For the London Free Press – July 7, 2008
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A recent decision by the Privacy Commissioner of Canada found that taking finger/thumb prints from those writing the Law School Admission Test (LSAT) is a privacy breach and must be stopped.
The LSAT, a standardized test provided by the Law School Admission’s Council (LSAC), must be written by every prospective law student in Canada and the U.S. The test results are one of the criteria law schools use to grant entry to students.
Since 1974, the LSAC has collected the finger/thumb prints of test takers “to assure the authenticity of test scores and to protect the integrity of the testing process.” It’s used as a measure of ensuring the person writing the test is who he/she says they are.
The privacy commissioner found that the loss of privacy outweighed the benefit, and ordered the practice to cease under the provisions of the Personal Information Protection and Electronic Documents Act (PIPEDA).
The Commissioner considered this four-point test:
- Is the measure demonstrably necessary to meet a specific need?
- Is it likely to be effective in meeting that need?
- Is the loss of privacy proportional to the benefit gained?
- Is there a less privacy-invasive way of achieving the same end?
She felt that not only did fingerprinting not effectively meet the stated purpose, they were never actually used for the intended purpose.
LSAC took the position that since it was a Delaware corporation headquartered in the United States, the privacy commissioner had no jurisdiction over its activities.
The privacy commissioner found, however, that there were sufficient Canadian connections to make LSAC subject to the provisions of PIPEDA, at least to the extent it operates in Canada.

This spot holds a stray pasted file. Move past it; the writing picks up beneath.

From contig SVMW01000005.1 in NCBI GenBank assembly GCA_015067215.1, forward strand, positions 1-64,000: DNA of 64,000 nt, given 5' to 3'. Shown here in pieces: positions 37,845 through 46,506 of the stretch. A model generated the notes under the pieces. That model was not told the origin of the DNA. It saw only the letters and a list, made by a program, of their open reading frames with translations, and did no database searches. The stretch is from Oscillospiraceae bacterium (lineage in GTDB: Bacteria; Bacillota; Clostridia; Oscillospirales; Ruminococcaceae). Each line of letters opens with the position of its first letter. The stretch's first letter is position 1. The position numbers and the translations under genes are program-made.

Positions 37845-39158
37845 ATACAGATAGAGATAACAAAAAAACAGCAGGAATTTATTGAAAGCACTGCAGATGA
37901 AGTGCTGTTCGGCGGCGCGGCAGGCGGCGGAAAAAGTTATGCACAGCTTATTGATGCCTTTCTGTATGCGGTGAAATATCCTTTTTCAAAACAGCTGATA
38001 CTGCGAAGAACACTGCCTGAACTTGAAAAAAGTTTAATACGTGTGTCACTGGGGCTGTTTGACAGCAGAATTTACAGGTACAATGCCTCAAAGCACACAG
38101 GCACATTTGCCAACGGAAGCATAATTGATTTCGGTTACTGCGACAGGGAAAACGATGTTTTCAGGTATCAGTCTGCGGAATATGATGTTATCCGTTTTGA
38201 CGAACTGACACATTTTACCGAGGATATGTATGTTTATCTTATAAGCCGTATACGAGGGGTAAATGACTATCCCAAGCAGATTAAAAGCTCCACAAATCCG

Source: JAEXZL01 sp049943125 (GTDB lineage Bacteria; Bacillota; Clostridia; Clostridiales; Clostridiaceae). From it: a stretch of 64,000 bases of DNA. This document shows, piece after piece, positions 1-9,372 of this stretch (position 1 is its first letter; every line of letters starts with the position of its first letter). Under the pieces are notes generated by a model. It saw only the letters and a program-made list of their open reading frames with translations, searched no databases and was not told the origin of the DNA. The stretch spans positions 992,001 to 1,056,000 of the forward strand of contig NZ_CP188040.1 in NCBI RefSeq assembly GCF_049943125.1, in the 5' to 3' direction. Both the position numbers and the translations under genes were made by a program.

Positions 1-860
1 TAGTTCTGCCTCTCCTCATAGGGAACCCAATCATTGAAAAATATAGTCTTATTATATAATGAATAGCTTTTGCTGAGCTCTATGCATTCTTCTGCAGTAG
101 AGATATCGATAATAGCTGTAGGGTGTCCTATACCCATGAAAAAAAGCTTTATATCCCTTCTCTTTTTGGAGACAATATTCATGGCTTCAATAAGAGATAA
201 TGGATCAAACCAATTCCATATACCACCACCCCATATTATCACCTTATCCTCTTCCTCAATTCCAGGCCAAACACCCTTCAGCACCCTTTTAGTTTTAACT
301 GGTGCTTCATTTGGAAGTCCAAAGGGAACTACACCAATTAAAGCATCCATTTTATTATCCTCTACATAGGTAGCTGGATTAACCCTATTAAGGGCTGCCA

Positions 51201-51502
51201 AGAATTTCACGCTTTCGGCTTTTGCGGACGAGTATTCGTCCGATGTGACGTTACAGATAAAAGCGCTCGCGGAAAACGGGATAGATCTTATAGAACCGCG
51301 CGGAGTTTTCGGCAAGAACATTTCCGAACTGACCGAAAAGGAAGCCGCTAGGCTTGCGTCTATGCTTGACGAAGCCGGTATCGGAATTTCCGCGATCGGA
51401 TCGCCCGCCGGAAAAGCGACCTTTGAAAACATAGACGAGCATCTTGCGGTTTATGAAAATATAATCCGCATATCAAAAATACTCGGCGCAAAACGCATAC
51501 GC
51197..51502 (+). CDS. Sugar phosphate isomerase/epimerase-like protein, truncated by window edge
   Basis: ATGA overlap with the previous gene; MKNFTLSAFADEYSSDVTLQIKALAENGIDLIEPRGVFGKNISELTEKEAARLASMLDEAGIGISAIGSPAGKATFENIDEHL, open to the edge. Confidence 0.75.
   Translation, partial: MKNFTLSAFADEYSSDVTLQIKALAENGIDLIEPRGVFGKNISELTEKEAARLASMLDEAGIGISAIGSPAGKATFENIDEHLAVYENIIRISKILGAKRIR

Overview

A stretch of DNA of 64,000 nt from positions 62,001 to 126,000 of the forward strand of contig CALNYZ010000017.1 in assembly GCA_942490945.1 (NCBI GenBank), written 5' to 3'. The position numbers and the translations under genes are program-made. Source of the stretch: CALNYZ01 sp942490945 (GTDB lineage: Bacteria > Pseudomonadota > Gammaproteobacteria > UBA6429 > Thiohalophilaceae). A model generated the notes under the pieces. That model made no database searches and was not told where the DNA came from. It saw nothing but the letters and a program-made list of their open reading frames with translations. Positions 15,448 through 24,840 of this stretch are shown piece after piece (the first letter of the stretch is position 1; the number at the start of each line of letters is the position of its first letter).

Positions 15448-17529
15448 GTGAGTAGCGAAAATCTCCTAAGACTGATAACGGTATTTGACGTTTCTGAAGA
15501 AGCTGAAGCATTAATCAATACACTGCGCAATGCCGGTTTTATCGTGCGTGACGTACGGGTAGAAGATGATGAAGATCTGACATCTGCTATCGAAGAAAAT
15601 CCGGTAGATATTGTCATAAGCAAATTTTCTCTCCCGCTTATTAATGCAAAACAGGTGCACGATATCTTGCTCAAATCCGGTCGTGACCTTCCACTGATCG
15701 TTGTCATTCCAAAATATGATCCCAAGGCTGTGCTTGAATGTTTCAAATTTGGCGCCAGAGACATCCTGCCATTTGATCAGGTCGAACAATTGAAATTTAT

Fifteen Canadian law schools are members of the LSAC. One of the 18 voting members of the board of trustees is from a Canadian school, one of the four permanent standing committees is from a Canadian school and the president of the Canadian Law School Admission Officers sits on the board of trustee and participates in LSAC discussions.
LSAC also took the position that since it is non-profit, and PIPEDA only applies to commercial activities, that PIPEDA did not apply.
The commissioner’s report stated that:
LSAC’s status as a non-profit, non-stock, membership-based organization is not determinative. The Act applies to organizations, defined in section 2 as including “an association, a partnership, a person and a trade union.” There is no exemption for non-profit or member-oriented organizations. To the contrary, the definition of “commercial activity,” namely, “any particular transaction, act or conduct or any regular course of conduct that is of a commercial character, including the selling, bartering or leasing of donor, membership or other fundraising lists,” makes clear Parliament’s intention that the Act apply to commercial transactions that non-profit, membership-based organizations might engage in.
This decision is not surprising.
It’s good to see that PIPEDA is being applied to protect the way even a foreign party deals with Canadian individuals.